The Pre-Action Protocol for Low Value Personal Injury (Employers’ Liability and Public Liability) Claims (EL/PL Protocol) and the Pre-Action Protocol for Low Value Personal Injury Claims in Road Traffic Accidents require the Claimant to submit all evidence relied upon in support of a claim with the Stage 2 Settlement Pack. Can a Claimant, at a Stage 3 Hearing, rely on additional documents which were not served within the Stage 2 Settlement Pack? In Wickes Building Supplies Limited v William Blair, the Court of Appeal considered this question.
In this case, upon service of the Stage 3 Part 8 proceedings, the Claimant attempted to rely upon a Witness Statement which had not been served with the Stage 2 Settlement Pack; paragraph 6.3 of Practice Direction 8B of the Civil Procedure Rules provides that the Court Proceedings Pack must include only documents which were served at Stage 2.
At the Stage 3 Hearing, the District Judge decided that it would be wrong to permit the Claimant to rely on the Witness Statement, assessing damages at £2,000.00. The Claimant appealed to a Circuit Judge who set aside the District Judge’s Order, dismissing the Part 8 Stage 3 claim and allowing the Claimant to commence Part 7 proceedings; whilst the costs payable to the Claimant would be limited to the Stage 3 fixed costs, allowing the claim to move to Part 7 would have increased the cost to the Defendant of handling the claim.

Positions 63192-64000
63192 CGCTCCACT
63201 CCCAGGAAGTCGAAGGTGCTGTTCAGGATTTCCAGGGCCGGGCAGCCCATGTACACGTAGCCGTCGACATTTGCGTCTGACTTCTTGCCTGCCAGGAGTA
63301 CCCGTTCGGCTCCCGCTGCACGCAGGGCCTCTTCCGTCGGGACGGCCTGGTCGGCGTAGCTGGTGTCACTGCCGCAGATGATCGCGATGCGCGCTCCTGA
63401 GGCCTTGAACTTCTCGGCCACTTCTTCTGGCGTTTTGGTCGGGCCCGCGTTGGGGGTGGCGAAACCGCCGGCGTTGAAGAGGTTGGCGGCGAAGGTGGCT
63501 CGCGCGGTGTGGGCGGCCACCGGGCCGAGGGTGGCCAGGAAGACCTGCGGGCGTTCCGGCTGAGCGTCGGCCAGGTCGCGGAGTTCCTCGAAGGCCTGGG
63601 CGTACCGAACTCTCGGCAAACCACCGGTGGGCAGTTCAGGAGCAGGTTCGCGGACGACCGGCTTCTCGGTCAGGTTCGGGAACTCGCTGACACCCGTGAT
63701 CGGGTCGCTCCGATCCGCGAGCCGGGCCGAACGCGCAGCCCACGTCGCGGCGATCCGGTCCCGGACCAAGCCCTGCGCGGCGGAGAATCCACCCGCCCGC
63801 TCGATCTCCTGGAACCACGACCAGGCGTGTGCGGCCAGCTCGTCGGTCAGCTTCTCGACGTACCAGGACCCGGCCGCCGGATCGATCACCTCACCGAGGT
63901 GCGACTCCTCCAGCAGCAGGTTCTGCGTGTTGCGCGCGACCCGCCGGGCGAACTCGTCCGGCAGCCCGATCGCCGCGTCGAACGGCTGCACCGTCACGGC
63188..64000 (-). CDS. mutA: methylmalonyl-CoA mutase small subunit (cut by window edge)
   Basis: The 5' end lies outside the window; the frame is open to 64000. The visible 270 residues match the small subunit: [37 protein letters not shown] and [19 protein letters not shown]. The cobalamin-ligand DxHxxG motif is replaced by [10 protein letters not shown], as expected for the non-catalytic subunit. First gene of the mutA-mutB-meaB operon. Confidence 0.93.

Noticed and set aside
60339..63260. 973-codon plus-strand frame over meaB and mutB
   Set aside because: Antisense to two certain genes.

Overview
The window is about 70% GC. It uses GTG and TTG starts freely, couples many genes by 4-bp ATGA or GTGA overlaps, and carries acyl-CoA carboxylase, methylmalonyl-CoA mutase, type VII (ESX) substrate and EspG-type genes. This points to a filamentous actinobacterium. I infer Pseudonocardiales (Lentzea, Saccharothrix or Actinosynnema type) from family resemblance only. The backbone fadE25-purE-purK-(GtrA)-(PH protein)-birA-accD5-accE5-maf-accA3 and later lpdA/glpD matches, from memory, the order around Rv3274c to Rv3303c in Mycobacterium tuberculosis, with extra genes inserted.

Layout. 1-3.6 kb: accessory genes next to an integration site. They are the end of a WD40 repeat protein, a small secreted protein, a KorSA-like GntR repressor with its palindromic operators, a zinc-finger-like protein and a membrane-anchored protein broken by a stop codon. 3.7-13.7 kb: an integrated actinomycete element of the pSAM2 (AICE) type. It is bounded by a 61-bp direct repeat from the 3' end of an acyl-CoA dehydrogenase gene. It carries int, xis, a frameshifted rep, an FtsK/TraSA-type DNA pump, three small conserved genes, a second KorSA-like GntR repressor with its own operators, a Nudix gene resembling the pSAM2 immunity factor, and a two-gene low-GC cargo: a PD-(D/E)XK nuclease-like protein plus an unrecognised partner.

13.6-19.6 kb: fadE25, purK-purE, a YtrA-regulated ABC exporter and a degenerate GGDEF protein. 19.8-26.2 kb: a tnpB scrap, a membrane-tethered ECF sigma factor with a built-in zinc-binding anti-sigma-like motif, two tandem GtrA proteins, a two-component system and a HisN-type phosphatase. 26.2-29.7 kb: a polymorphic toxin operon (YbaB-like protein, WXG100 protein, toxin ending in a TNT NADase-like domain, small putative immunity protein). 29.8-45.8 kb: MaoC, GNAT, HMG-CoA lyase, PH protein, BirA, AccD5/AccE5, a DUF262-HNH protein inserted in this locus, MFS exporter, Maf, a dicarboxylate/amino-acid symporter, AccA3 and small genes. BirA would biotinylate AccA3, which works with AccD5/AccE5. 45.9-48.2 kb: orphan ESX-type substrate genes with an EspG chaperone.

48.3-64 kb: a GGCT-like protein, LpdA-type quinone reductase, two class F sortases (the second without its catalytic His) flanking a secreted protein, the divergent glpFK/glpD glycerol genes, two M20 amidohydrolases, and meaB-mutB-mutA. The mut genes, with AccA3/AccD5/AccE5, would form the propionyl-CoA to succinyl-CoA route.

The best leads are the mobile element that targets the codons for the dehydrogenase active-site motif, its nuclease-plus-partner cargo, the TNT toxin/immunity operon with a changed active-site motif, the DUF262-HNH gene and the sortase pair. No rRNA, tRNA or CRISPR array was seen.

Wickes appealed that decision and Lord Justice Baker gave the Court of Appeal’s leading judgment. The Defendant was not seeking to oppose the Stage 3 proceedings but was objecting to Claimant’s relying on the Witness Statement which had been served after Stage 2.
If the Defendant had objected to the claim proceeding under the Protocol, at that point the Court would be under a duty to dismiss the claim, enabling the Claimant to start Part 7 proceedings (provided that limitation has not expired). However, where the Defendant agreed to the claim proceeding to Stage 3 hearing but objected to the Court’s considering the evidence which had not been served at Stage 2 the Court could refuse to allow the additional evidence to be considered.
In restoring the District Judge’s original Order, the Court of Appeal has given a judgment which should benefit Defendants and their insurers, enabling them to prevent Claimants from relying on additional evidence which is served in order to increase the value of claims whilst retaining them within the low cost Stage 3 process.